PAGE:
How to reduce your risk of injury in football

The sport that is adored the world over, it’s no wonder that football’s got professional and amateur players of all ages. It is many people’s go-to pastime and exercise for the week, and it’s a brilliant way to socialise too.

But, as with any exercise or sport, there’s the chance of injury when playing. There’s plenty of things you can do to keep that risk to a bare minimum though. Here, we will take a look at the most common injuries sustained in football, as well as telling you how best to prevent them.

 

Pulling your hamstring

Probably the most well-known football injury, the hamstring stretches from your hip to your knee, along the back of your thigh. Sometimes your hamstring muscles can overstretch, resulting in pain at the back of the leg, as well as potentially bruising and swelling. If you tear your hamstring, you could be out of action for a while, however, if you simply pull your hamstring, you should be fine to continue.

A damaged hamstring will often manifest sighs such as bruising, pain, and swelling. Reportedly, people with existing back issues are more susceptible to strained hamstrings, so to avoid this injury, loosen your back with exercises such as lumbar rotation stretches (lying on the floor and rolling your knees from side to side). Basic glute stretches will ease muscles around your hips, while yoga will help you stay flexible, which will lower the risk of hamstring strain. Squats, lunges and hamstring kicks are also great preventative exercises, as they work to strengthen the hamstring muscles.

 

Do you know how to avoid a hamstring injury? Try doing the Nordic ham curl:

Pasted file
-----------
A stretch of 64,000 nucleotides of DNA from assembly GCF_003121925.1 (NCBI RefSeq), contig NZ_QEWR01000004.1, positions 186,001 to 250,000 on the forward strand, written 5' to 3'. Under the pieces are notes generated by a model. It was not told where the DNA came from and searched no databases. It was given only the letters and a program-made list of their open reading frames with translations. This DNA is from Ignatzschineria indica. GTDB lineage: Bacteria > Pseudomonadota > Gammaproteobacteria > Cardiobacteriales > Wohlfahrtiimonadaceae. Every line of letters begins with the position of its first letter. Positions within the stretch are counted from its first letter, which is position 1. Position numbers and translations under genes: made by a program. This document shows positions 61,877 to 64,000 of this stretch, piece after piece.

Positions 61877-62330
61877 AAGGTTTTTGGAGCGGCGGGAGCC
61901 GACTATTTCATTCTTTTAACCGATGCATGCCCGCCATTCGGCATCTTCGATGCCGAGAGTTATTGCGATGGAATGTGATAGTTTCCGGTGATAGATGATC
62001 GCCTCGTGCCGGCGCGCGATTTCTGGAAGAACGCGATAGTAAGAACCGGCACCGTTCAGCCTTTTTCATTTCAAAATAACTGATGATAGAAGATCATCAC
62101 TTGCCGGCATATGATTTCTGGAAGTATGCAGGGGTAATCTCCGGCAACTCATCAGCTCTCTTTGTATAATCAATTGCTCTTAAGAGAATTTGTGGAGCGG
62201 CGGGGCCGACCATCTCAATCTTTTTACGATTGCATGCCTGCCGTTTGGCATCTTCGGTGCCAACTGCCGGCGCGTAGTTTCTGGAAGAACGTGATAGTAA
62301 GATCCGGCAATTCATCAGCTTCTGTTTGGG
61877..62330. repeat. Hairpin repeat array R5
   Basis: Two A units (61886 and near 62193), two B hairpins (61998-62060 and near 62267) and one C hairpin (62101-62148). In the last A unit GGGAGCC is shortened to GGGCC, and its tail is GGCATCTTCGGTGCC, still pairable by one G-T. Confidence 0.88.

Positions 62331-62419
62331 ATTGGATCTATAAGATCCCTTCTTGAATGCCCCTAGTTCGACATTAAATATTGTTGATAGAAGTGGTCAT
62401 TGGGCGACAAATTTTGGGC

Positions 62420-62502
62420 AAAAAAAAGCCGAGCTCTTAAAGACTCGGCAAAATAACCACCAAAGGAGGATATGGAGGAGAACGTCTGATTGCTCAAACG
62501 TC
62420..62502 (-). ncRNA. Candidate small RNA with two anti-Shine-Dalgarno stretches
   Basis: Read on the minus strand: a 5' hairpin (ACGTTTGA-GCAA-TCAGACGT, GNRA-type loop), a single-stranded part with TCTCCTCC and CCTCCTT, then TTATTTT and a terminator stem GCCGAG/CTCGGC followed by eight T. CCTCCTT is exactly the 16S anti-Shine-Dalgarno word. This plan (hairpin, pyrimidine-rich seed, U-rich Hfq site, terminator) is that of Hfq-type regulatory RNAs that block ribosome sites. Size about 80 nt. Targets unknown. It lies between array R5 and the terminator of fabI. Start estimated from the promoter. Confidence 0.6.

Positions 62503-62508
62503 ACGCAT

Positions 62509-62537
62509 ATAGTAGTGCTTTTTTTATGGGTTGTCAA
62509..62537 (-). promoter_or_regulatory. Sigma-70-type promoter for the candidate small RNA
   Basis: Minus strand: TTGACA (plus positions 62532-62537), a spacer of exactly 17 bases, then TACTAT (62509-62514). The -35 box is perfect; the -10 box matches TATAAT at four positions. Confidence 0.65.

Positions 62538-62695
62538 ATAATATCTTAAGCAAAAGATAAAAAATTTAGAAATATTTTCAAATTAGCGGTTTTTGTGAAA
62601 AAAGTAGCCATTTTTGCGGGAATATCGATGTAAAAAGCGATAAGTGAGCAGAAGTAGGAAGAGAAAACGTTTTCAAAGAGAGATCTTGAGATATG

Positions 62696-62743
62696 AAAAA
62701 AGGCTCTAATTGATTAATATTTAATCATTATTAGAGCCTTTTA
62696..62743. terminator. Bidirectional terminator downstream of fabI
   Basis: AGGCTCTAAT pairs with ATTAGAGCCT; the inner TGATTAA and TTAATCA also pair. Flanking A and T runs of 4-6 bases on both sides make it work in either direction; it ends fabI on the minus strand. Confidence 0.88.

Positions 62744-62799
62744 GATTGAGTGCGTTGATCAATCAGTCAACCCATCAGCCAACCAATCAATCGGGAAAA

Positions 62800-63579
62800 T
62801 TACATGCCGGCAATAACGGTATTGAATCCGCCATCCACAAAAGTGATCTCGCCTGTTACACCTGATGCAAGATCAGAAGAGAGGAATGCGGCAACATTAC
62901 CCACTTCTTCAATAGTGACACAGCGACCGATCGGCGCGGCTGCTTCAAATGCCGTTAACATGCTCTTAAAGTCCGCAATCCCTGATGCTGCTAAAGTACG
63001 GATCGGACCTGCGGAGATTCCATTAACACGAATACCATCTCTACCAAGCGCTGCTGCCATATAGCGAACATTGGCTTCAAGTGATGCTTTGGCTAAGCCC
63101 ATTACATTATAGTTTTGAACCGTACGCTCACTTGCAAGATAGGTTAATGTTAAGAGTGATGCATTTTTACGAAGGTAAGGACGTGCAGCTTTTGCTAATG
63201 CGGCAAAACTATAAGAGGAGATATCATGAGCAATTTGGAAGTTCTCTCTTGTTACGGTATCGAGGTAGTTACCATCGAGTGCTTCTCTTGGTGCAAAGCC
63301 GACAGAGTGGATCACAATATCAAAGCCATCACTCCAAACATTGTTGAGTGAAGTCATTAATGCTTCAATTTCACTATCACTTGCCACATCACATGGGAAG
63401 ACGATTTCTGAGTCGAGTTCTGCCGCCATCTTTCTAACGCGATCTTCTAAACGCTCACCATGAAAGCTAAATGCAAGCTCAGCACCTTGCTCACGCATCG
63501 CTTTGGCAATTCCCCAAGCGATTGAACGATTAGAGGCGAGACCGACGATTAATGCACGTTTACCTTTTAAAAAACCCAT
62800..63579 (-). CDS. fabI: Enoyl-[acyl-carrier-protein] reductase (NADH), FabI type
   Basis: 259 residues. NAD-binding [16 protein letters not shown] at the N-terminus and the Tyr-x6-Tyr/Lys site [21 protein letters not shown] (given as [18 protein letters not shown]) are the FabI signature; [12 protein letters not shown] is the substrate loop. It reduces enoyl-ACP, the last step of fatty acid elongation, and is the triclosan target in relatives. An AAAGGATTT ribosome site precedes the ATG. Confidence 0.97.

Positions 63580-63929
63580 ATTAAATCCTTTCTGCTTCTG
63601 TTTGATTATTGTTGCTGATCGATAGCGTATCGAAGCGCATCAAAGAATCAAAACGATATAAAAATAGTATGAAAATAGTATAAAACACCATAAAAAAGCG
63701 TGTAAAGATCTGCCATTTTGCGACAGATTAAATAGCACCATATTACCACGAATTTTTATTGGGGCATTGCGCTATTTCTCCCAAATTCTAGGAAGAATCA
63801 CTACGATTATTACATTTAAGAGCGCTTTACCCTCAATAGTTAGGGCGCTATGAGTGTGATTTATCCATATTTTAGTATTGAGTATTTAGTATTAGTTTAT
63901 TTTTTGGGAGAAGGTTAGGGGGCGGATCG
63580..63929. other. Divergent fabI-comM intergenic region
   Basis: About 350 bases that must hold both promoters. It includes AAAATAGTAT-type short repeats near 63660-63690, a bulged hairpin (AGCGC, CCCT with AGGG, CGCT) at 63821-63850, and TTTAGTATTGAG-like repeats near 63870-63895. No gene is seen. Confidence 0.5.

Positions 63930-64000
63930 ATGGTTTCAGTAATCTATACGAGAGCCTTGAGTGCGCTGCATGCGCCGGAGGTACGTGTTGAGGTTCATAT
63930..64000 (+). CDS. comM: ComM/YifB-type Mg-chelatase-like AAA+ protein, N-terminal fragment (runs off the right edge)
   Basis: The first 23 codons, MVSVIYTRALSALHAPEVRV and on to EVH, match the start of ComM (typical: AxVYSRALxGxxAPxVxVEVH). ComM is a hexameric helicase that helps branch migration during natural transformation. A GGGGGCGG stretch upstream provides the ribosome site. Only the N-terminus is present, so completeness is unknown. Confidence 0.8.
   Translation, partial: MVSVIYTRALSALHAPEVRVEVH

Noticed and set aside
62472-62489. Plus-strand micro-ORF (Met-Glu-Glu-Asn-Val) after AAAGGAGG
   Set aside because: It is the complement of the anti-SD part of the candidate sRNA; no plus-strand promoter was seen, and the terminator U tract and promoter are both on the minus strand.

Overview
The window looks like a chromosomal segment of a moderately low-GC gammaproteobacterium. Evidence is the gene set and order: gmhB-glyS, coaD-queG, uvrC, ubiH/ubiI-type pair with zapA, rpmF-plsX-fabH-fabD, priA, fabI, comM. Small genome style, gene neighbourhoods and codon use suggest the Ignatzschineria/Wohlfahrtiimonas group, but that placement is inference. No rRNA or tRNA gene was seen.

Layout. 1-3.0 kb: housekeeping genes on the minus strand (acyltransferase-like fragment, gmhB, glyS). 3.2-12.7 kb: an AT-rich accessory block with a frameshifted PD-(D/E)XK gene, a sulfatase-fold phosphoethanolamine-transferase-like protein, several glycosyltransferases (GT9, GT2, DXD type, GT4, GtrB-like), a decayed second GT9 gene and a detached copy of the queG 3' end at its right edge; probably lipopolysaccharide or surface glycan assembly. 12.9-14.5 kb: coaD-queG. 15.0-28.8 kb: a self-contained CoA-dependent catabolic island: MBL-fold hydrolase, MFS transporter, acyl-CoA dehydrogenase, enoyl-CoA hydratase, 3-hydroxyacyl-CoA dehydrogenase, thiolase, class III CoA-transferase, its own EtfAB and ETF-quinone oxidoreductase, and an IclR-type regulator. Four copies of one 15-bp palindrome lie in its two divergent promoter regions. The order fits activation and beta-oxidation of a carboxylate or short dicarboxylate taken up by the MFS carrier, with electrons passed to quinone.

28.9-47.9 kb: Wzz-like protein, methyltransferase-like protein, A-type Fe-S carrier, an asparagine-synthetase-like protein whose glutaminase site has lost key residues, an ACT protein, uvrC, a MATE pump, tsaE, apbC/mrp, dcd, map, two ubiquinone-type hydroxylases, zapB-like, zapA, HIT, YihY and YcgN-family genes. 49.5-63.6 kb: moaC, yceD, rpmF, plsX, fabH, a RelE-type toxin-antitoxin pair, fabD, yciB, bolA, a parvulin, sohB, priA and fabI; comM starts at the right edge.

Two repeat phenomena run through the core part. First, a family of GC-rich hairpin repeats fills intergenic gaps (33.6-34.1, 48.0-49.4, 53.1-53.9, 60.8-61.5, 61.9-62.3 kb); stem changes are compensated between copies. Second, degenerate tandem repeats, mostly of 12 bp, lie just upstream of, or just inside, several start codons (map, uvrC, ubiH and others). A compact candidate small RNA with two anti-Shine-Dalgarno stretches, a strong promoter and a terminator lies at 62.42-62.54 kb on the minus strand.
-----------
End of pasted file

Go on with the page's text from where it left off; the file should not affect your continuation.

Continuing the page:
• Kneel on the floor.
  • Hook your feet under something sturdy and heavy that can take your weight or ask a partner to hold your feet to act as an anchor.
  • Breathe deeply, engage your core and slowly lower yourself to the ground, using your hamstrings to keep your body straight.
  • After reaching the ground, push yourself up and repeat.

 

Damage to your anterior cruciate ligament (ACL)

The ACL is a crucial element of support for the knee. However, it’s often damaged by the twisting and turning of the leg, which means it’s a common injury for football players. If you hurt your ACL, it’ll be painful and you’ll likely see swelling around the area. But before then, you may hear and feel it pop or snap…

You can reduce the risk of an ACL injury by working on your leg strength. According to HSS, Hospital for Special Surgery, you should do plenty of leg stretches like squats and walking lunges. Having good balance — or proprioception — is vital if you want to avoid injuring your ACL too, so practice standing on one leg (30 seconds on each) regularly to boost your stability. These exercises also help prevent injuries to your menisci, which are cartilages that protect the knee joint.

 

Straining your groin

During a tackle or reach for the ball, players can sometimes over-stretch and injury their groin as a result. If you strain your groin, you’ve basically over-extended your abductor muscles, found in your inner thigh. A slight strain will often cause some pain, however, serious groin strain injuries can impede on your ability to walk and run, which is a serious flaw for a football player.